Challenges Keep Me in the Game
Interview with IdeaConnection Problem Solver Mark Schell
Emeritus professor Mark Schell has two patents to his name and a PhD in biochemistry and molecular biology. Here he talks about being involved in an R&D problem solving challenge, working on contingency, and why he is recommending the experience to others.
People often say, "What are you going to you when you retire?" I had lots of plans of things to do, and among those plans were to spend a half to a third of my time still using my expertise, still exercising my brain and experience in what I'd learned over 30 years.
What IdeaConnection does is it's making everyone that's interested a potential consultant. So you don't have to have your own contacts, you don't have to be out there writing to people saying, "I can do this or I can do that." They're sort of putting together or finding clients who want consultants to help them with certain types of activities. And I think it's pretty good because the companies don't want to hire consultants on a sort of retainer or permanent basis. I think that's very attractive to companies and it's attractive to me. It's like having a broker who says, "Here are these possibilities, if you think you're competent or interested in this is, here latch onto it."
Working on Contingency
I think my position working on a contingency basis is a little more tolerable, because I was looking for something to do as an activity. And so in this case, if the activity pays, well yes that's great, but if it doesn't it's still not a complete loss because I’m using my brain, still doing things that I've done for years. I think that's important when you're in retirement.
So it kind of keeps me in the game so to speak, and I'm not sure that if I didn't have this that I wouldn't be doing some other esoteric research; research, which might be even less likely to produce a return.
I know when people retire they like to make furniture or something and then try and sell it, or they do landscaping, they fix up their yard or whatever. This is something I'd rather do, than either of those.
Working on a Challenge
When we started this recent challenge we asked to have a conference with the client. We asked very pointed, detailed and technical questions, so that we could understand exactly what it was that they were after, because the challenge was not written in great detail.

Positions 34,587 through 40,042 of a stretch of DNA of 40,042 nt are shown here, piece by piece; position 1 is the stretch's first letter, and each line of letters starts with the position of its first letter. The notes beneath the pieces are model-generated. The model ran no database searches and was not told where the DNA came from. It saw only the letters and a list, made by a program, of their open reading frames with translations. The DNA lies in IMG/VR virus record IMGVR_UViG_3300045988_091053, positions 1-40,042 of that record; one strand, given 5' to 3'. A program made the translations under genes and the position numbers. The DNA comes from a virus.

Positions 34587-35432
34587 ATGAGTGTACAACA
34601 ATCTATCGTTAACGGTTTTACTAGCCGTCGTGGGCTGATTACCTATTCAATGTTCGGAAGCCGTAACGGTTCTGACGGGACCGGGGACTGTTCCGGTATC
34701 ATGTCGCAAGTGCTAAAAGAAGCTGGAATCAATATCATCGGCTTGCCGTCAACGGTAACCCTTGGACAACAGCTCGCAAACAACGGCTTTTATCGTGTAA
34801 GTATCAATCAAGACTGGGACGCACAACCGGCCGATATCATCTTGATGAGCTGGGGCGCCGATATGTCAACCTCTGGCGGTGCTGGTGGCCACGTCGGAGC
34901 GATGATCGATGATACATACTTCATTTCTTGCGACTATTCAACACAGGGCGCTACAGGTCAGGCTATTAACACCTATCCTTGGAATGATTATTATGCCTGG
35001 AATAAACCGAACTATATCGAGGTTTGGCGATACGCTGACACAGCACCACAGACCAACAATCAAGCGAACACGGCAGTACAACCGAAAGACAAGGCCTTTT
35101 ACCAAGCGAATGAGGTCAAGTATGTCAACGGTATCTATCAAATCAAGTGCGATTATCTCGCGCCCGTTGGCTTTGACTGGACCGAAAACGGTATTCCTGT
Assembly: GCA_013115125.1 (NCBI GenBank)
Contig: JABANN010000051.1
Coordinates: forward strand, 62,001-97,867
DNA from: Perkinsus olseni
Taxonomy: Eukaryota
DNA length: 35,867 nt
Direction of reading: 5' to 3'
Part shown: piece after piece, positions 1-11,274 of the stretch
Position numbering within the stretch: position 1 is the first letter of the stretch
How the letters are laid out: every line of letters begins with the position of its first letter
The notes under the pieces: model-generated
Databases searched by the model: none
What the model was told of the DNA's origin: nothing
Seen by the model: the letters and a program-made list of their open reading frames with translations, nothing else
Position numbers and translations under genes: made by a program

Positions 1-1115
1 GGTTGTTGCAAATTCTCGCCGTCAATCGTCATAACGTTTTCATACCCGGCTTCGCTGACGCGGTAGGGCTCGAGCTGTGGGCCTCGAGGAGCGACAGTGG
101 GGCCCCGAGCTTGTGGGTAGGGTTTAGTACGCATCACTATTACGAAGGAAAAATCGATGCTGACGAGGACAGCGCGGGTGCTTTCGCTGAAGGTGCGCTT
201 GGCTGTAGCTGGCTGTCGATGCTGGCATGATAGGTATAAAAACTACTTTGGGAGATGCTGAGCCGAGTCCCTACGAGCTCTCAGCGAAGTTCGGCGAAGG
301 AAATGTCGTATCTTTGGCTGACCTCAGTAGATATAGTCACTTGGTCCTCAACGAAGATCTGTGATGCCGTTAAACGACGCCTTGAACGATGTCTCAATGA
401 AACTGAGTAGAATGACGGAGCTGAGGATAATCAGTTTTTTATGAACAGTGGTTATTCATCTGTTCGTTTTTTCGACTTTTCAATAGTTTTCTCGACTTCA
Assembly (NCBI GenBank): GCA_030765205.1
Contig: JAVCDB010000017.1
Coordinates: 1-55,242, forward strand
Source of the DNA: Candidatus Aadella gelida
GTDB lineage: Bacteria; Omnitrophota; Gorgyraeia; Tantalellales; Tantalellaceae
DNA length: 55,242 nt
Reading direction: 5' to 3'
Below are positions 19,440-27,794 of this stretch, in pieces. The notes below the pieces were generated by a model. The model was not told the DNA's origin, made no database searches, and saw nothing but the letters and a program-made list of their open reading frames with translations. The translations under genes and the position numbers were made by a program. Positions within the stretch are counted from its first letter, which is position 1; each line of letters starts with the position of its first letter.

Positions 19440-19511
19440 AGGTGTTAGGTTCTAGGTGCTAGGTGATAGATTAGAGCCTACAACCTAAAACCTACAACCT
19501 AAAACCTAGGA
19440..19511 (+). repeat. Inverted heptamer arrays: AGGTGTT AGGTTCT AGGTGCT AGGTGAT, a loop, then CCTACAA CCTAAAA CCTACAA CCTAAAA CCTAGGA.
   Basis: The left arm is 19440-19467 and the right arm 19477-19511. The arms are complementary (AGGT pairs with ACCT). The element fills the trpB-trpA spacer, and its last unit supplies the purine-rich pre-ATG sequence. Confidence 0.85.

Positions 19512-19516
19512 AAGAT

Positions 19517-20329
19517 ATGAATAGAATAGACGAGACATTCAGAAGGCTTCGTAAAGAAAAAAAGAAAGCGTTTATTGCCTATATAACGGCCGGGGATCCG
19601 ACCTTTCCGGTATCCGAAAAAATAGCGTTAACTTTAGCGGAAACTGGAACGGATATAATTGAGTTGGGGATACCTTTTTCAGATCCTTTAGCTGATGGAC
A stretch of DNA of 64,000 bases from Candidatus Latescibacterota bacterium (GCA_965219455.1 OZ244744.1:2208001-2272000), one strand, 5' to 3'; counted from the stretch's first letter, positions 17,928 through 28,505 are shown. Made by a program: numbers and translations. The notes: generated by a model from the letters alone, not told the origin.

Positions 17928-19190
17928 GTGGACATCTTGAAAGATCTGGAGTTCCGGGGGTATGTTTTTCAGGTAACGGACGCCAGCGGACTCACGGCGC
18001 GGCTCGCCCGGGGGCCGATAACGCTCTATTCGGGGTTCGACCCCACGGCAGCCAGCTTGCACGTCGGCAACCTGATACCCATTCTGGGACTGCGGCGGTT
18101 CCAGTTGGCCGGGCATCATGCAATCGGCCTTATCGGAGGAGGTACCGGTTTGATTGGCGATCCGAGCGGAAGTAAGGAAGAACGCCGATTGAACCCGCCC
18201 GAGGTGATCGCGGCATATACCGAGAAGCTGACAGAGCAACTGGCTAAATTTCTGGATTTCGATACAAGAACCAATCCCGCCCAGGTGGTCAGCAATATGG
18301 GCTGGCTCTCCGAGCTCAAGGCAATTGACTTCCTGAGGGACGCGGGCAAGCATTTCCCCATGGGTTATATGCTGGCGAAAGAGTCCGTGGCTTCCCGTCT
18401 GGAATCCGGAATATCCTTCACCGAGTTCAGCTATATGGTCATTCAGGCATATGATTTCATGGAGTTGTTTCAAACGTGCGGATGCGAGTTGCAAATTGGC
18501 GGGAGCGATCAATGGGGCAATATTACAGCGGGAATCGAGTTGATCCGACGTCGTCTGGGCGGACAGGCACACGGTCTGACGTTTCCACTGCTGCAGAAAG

They were sort of vague and you're like saying, "Well if you don't want to answer this question that's fine, but if you tell us what's your bottom line, what is it that you want to get out of this, what is your product, or what is your goal, it's going to be a lot better, because if we understand that then we will be able to provide you with that solution."
So in terms of this one, once we met and spoke with the client, it became pretty clear to me. I was like, well, I didn't know what the solution is but I was pretty sure I could figure it out.
I think we were confident in our solution, and it was selected. I think that the facilitator told us there were eight proposals, and ours was selected to be the one that they wanted.
Spreading the Word
I saw just recently something to do with bioethanol, and I know someone or several people that are really into that and I immediately called them and said, "I want to talk with you about this," and I did.
I feel prompted to try and connect other people with this and say, "Look this is an opportunity, decide if you want to do this because you can make the money on the side."
People that I know who are still at the university haven’t hadn't had raises in five years, and so people are always looking for stuff on the side. We also only get these nine month salaries, and then you're supposed to get a research grant or something to pay you for your three months in the summer. So there are people at universities who are interested in making money outside of the regular channels.